There’s something about this fun time of year that ratchets up the scare level. Considering we’re a little over a week away from Halloween, horror movie aficionados will be elated that home entertainment is dripping with so much delicious blood.
Rated R, 105 minutes.
Available Tuesday on DVD and Blu-ray through the Criterion Collection.
3.5 of 5 stars
Joining the Criterion Collection this week, Personal Shopper follows Maureen (a never-better Kristen Stewart), a personal shopper who refuses to leave Paris until she makes contact with her deceased brother. The siblings were diagnosed with the same heart condition and made a pact to communicate with each other beyond the grave. But Maureen’s life becomes extremely complicated when another spirit contacts her.
Most of Personal Shopper’s intrigue comes in the first half, when our character is slowly trying to figure out what’s going on, as filmmaker Olivier Assayas (Clouds of Sils Maria) creatively plays around with the cards in his deck. But once the story introduces the concept of another spirit, the film loses some traction. This is not an in-your-face film; it wants to exist in your head and to get you thinking more about the psychology of its titular character. While the whole does not equal the sum of the parts, there’s enough to stew on to make it a worthy Criterion purchase.
Extras: The Criterion Collection release includes a new interview with Assayas, a press conference featuring Stewart and other members of the cast and crew, a theatrical trailer and an essay by critic Glenn Kenny.
Annabelle: Creation (4 stars) - The Conjuring universe continues to expand with Annabelle: Creation, a prequel to the 2014 dud Annabelle. The new film once again revolves around the creepy titular doll, Annabelle, that is possessed by a demon and becomes a living nightmare for a group of orphans who learn of its existence.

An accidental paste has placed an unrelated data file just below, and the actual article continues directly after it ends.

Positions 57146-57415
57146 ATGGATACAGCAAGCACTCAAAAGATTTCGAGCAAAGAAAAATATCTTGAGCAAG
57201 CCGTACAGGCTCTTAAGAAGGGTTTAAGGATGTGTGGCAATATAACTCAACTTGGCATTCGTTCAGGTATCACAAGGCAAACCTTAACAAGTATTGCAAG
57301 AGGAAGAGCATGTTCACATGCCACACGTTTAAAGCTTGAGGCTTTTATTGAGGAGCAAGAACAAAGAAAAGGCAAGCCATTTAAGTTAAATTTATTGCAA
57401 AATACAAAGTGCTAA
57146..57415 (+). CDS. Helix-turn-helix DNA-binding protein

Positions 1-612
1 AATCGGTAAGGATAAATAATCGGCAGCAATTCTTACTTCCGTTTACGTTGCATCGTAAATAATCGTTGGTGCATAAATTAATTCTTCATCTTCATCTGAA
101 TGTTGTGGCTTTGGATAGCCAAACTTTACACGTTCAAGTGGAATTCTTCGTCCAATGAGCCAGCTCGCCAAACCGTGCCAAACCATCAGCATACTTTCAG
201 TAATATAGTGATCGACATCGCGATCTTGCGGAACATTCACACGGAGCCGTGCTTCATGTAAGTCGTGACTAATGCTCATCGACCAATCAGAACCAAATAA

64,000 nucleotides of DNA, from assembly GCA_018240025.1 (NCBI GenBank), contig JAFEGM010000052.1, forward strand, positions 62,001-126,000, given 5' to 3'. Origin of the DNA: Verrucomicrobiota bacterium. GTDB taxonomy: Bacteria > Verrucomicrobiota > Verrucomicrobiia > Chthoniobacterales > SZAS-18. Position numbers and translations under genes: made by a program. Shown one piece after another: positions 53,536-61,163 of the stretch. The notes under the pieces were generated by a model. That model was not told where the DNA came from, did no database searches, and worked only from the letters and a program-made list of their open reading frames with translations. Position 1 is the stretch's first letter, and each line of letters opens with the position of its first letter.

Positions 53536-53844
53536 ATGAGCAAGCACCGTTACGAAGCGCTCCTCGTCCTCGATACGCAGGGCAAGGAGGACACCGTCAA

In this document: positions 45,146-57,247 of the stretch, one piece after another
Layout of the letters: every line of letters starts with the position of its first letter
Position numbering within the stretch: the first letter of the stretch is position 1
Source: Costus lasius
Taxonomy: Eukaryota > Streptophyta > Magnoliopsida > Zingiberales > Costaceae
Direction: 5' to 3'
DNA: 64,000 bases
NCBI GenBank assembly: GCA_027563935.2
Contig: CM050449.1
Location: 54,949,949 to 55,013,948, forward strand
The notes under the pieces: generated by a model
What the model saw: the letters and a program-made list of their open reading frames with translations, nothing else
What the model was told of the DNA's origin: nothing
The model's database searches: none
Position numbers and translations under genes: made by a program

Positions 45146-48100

Lights Out director David F. Sandberg takes a lot of cues from franchise creator James Wan, but he utilizes his own tools for scaring. He allows the story to breathe and injects credibility. It doesn’t even have to be nighttime for Sandberg to make you scream. He builds up dread throughout and unleashes a crowd-pleasing horror.
Rated R, 109 minutes.
Extras: The Warner Bros. Home Entertainment release includes deleted scenes, a making-of, horror shorts, a director’s featurette and audio commentary.
War for the Planet of the Apes (4 stars) - In this third (and maybe final) chapter in the rebooted Planet of the Apes series, we pick up with Caesar (an award-worthy motion-captured and vocal performance by Andy Serkis) and his new society as their fight between the remaining immune humans intensifies, especially when one human leader (Woody Harrelson) is hellbent on making sure only one species survives this “war.”
By the time the film concludes, no real war takes place. There is conflict here, but it doesn’t reveal itself to be a big showdown between apes and humans. This is more of a Moses-like journey for Caesar to lead his people out of bondage and into freedom. It’s beautifully realized and more captivating and unique because of it.